But if there is possibly a liberal double bind there's also a conservative one.  By that I mean there is what reader chris e once called a "young fogey" tendency in some conservatives.  It's possible for a conservative sort to complain that Star Wars and things like that keep people from really growing up but then turn around and write thousands of words about how troubling it is that a female character in a Star Wars franchise displays traits that in traditional lore would be masculine traits and to opine on the problems of the "strong female character".  If it keeps people from growing up why would the sort of social conservative who claims that pay close enough attention to these franchises to lament the strong female character?  Wouldn't the grown up thing, by the standards of this kind of conservative perspective, be to not be writing about Star Wars in the first place?  Some calls to be grown up can be paradoxically juvenile. 

The trouble there is that in order to opine in such a way about a Rey and a monomyth you have to grant the Campbell formula is legitimate, which I don't think you have to do.   Another problem is that, as I've noted before, there's really no reason for the Campbell monomyth to not be as social justice warrior and woke as people who want to invest in the monomyth and the cosmogonic cycle want to make it.  That doesn't mean that people who tire of the formula are necessarily guilty of "toxic masculinity".  It could be that those christened with the term "toxic masculinity" are bigots and nasty losers who don't measure up to contemporary post-industrial ideals of success in what many call a neoliberal society ... but then it could also be suggested that the kinds of people with the affluence and cultural access to write online about toxic masculinity probably exempt themselves from it.  Wagner could have an emblem of toxic masculinity in Alberich and how many might consider Wagner's views on race and gender to be, well, terrible?  Probably quite a few by now.  If even Richard Wagner can make his Alberich, the villain of the Ring tetralogy, a vision of toxic masculinity we might want to stop short of thinking that simply being able to identify those sorts of vices in others doesn't mean you can't have them in yourself.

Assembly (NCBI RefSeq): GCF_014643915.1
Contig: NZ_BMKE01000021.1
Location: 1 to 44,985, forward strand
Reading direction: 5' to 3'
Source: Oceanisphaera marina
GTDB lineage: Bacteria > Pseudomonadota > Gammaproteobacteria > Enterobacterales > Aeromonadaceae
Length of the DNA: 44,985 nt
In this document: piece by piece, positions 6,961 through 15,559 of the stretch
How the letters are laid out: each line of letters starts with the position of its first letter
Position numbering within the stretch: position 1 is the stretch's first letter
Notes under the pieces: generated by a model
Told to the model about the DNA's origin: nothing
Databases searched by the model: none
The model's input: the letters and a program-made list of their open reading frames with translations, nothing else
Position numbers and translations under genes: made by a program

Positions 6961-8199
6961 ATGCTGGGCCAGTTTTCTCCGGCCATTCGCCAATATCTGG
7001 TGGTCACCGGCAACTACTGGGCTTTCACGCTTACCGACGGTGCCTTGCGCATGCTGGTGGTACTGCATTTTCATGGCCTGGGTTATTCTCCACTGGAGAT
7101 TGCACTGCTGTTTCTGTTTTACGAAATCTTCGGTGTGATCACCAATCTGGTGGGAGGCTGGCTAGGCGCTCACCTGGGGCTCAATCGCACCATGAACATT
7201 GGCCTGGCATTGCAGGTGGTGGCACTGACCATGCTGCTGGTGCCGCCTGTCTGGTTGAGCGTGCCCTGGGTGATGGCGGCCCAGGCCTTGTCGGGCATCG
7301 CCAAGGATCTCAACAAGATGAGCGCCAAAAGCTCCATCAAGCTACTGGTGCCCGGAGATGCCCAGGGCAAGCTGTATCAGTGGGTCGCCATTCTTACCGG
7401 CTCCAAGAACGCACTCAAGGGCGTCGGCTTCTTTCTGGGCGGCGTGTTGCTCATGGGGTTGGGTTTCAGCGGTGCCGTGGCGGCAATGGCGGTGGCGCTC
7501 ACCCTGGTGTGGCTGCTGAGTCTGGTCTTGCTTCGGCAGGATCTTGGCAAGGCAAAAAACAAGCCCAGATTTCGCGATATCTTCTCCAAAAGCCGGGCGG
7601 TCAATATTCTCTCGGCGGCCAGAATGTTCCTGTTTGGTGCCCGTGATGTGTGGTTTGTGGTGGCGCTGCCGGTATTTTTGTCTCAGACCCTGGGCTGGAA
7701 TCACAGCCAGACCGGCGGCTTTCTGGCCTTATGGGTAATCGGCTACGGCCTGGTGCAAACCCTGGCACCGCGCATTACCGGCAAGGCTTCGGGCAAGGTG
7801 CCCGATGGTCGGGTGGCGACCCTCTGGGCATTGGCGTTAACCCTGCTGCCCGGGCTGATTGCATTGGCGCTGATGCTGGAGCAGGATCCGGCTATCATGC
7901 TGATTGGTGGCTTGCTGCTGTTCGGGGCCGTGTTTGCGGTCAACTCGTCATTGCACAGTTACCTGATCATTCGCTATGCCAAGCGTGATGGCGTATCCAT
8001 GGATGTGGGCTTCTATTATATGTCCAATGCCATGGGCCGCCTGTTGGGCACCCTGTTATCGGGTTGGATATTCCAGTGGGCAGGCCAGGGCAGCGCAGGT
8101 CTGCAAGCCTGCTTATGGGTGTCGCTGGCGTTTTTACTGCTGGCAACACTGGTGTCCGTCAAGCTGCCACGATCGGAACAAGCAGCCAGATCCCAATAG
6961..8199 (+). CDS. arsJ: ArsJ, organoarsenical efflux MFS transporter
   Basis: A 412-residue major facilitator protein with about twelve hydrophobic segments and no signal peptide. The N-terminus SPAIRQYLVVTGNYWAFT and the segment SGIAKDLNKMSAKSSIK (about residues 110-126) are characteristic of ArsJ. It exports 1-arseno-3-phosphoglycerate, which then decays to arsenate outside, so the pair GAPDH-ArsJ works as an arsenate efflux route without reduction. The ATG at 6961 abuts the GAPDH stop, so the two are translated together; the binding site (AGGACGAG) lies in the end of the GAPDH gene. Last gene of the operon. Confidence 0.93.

Ironically, a certain Mark Driscoll used to say that men often get tempted to take shortcuts to achieving the standards of social and cultural success that are on offer to them in society.  Driscoll used to say, circa 2000-2001, that it was important that men not take the shortcuts and yet by 2012, well, he sure seemed to have taken some shortcuts.  But merely embracing whatever seems to be the opposite of what Driscoll might stand for is not a successful counterexample.   Within Seattle cultural history the healthy alternative to a cult of Mark Driscoll was not a cult of Dan Savage. 

To recapitulate thoughts about toxic masculinity, there's a possibility that bigotry and racism as identified in social media activity can be thought of as distinct from whatever toxic masculinity is.  If the concept is defined down to a set of social cues then it will be possible to imagine in a very lazy way that a vision of toxic masculinity defaults down to other ideological prejudices in the red or blue taxonomy or the left or right.  Beria doesn't become a good guy because he wasn't "right".  Redefining him in some no true Scotsman form to no longer be "left" won't really work, either.  I am concerned that journalists are moving the criteria of what a proper scapegoat is without looking at the scapegoating behavior more broadly.  Men who embody some kind of toxic masculinity, if they're the kinds of losers who can't get laid or be more gainfully employed, are not the kinds of people who, by ranting against popcorn movies, are going to damage "culture".  The kinds of people who can make these movies have that kind of power, though.  That the Force can force itself on Rey, who had no choice or consent about the power that was forced upon her, suggests that for all the complaints about "strong female characters" from young fogey quarters, and for the lip service paid by some to a more diverse Star Wars (in top billing leads, if nowhere else), the Force forcing itself on a young woman may just be a sign that the new Hollywood is more or less at its core like the old Hollywood.  You can't drive any kind of Model T you want as long as it's black.  You can have any kind of heroic face you could want as long as the monomyth and the cosmogonic cycle predetermine the steps.